These questions need aesthetic and creative responses from writers, artists, film-makers and political analysts. In searching for an answer to analyse this political moment (which is also a performative one — without the media, would there be this spectacle?), I am reminded of recent writings by Lauren Berlant, the cultural theorist and English professor who teaches at the University of Chicago. Berlant’s book, Cruel Optimism, helps me navigate the terrain of trying to understand this assemblage of bodies that we find today in Pakistan’s capital. The gap between the desire of the people themselves, their suffering and their hardship and the elitist nature of the leadership (on either side of the barricades) is clear to most. What we do not always consider is the contradiction between the optimism that makes the people come out every day, engrossed as it is in the fantasy that their presence will change the world, and the cruelty of the situation that possibly will never lead to a fundamental transformation. Further, it is disturbing when people find themselves getting psychological comfort from a situation that is also profoundly saturated with threat and risk.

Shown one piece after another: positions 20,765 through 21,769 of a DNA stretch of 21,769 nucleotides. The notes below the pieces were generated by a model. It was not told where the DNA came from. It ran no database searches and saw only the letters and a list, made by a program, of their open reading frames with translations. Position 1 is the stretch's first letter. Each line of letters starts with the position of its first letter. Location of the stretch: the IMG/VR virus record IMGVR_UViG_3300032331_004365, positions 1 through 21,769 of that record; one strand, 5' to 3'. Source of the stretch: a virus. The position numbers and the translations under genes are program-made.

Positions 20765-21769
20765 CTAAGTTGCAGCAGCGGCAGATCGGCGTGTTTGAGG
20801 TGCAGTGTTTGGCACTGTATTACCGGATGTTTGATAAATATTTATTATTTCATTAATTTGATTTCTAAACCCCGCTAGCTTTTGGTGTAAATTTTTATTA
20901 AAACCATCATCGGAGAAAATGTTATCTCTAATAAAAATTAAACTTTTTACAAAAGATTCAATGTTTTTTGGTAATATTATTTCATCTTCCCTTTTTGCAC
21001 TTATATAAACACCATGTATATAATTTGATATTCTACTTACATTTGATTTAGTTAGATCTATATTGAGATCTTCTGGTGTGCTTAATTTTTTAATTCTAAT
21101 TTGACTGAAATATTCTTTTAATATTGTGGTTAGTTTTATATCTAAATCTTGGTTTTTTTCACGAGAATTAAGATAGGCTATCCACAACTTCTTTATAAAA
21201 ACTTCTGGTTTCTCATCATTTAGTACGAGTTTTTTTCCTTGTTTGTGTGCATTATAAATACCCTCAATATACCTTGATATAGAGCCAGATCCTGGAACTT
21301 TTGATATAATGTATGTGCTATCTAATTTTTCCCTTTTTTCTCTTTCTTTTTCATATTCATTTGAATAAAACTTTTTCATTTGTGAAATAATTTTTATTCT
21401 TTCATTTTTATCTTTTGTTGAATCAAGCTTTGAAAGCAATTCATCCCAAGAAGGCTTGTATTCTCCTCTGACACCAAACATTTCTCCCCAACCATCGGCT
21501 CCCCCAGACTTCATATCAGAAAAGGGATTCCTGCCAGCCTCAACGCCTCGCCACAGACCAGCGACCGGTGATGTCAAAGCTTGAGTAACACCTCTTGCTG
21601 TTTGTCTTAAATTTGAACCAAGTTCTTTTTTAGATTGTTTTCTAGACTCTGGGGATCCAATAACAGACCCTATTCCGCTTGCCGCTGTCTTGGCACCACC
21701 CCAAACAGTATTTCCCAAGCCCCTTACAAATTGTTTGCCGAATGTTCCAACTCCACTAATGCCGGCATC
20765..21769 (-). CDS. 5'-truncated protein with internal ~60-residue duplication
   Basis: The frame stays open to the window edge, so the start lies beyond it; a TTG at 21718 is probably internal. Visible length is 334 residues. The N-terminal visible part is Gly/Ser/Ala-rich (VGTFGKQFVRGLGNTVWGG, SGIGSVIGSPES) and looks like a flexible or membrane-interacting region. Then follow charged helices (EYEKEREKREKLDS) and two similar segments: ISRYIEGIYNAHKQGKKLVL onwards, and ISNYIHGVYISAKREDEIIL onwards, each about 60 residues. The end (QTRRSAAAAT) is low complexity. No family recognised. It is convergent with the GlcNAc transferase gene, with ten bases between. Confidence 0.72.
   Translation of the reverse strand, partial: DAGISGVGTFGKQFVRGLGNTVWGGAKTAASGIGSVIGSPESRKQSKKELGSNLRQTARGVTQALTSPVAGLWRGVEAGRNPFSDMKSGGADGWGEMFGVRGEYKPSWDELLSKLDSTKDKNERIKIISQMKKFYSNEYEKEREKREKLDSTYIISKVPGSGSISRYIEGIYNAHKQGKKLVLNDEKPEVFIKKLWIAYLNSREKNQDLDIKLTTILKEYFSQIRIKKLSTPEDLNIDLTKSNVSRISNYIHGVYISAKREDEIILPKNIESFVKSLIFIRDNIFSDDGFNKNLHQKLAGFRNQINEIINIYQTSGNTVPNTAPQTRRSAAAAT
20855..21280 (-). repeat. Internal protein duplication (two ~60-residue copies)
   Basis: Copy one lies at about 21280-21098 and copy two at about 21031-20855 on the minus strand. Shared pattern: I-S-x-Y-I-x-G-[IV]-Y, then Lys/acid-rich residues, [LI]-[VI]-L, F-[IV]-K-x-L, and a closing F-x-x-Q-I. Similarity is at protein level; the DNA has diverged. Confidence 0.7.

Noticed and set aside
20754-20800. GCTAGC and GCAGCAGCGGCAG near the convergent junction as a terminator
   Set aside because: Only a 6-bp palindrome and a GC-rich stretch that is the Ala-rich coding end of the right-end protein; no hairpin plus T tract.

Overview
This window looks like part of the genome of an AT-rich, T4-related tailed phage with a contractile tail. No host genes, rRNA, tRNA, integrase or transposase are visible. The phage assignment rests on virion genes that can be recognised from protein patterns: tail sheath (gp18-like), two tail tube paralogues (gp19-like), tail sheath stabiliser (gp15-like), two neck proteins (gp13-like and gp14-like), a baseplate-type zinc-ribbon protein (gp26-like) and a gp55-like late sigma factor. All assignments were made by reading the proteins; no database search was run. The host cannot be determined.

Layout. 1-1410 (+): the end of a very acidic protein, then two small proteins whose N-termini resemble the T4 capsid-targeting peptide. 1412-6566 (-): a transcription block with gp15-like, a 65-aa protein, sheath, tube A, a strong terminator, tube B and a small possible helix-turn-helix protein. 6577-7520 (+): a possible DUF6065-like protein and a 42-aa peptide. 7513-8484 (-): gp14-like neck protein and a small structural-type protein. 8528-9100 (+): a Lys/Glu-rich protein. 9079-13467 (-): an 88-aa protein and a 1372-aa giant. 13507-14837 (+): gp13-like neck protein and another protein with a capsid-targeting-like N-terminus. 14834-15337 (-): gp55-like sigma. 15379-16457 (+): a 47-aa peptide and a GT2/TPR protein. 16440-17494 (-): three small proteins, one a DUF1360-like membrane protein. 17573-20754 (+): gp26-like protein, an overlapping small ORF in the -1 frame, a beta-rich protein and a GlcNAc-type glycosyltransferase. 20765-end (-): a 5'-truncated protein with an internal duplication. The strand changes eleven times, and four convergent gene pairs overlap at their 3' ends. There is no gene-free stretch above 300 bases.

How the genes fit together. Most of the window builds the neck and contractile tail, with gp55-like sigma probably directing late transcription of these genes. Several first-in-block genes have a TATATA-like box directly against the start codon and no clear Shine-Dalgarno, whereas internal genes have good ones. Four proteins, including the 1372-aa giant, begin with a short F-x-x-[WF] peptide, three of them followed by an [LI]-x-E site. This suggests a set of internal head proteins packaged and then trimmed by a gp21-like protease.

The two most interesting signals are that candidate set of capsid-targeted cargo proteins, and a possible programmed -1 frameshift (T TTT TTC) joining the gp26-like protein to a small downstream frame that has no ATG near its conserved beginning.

Let me explain: in her book Berlant argues that, at least in the West, a sense of economic precarity (precariousness) has penetrated the lives of those who previously had aspirations of upward mobility. The neo-liberal turn has now made people, what some call the new planetary petite bourgeoisie (the small property owners, the ex-union worker, the professional managerial class), vulnerable to the vagaries of the current capitalistic system; there are no guarantees that the life one desires or imagines will ever come to fruition. This contemporary global moment has intensified long-term patterns of economic disenfranchisement, Laurent suggests, by the shrinkage of the welfare state, the privatisation of publicly held utilities, the increase in pension insecurities and the flexible regimes of capital that are based on contractual relationships between owners and workers rather than long-term job security. It has further led to the erosion of unions, which gave hope to the working class for upward mobility.
In Pakistan, the current economic model, and its reliance on foreign capital and loans from international financial institutions and the privatisation of large, state-owned industries has also meant a lack of job security, an increase in contract labour, high rates of unemployment in the formal sector, flexible manufacturing regimes and the dominance of informal / service-sector work, creating new challenges for those involved in organising industrial workers.